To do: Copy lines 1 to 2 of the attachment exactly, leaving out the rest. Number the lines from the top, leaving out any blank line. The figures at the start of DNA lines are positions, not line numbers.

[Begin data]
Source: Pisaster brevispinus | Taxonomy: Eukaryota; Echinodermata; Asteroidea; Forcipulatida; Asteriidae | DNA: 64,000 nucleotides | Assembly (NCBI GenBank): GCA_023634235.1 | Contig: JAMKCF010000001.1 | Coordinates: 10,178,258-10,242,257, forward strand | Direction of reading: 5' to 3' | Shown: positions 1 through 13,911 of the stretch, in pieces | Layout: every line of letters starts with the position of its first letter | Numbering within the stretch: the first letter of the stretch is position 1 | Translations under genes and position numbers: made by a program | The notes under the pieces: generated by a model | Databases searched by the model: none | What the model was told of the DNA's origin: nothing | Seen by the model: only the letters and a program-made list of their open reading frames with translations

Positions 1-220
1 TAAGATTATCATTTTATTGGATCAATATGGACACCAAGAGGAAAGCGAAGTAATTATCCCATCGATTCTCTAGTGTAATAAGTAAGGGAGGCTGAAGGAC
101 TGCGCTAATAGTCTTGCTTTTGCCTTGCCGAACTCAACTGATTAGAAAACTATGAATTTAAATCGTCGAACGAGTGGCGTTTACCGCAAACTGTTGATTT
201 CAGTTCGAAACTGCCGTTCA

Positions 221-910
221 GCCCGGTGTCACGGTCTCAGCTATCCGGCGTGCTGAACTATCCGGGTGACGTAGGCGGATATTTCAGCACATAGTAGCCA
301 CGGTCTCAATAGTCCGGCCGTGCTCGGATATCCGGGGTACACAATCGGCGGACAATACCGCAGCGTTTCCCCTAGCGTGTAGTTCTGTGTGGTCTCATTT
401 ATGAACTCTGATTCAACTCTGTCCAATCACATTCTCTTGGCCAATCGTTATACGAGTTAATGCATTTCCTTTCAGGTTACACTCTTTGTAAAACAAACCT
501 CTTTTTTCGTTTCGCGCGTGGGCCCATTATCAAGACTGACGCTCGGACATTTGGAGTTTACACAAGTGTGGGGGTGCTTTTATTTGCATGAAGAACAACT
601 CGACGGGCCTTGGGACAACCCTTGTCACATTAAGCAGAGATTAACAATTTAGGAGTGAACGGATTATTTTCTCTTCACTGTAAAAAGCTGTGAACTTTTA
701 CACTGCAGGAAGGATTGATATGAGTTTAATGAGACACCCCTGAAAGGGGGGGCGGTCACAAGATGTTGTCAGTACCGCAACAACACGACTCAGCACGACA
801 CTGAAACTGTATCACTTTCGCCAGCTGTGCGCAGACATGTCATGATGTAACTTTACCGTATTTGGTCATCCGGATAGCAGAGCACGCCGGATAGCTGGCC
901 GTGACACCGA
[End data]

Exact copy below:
Source: Pisaster brevispinus | Taxonomy: Eukaryota; Echinodermata; Asteroidea; Forcipulatida; Asteriidae | DNA: 64,000 nucleotides | Assembly (NCBI GenBank): GCA_023634235.1 | Contig: JAMKCF010000001.1 | Coordinates: 10,178,258-10,242,257, forward strand | Direction of reading: 5' to 3' | Shown: positions 1 through 13,911 of the stretch, in pieces | Layout: every line of letters starts with the position of its first letter | Numbering within the stretch: the first letter of the stretch is position 1 | Translations under genes and position numbers: made by a program | The notes under the pieces: generated by a model | Databases searched by the model: none | What the model was told of the DNA's origin: nothing | Seen by the model: only the letters and a program-made list of their open reading frames with translations

Positions 1-220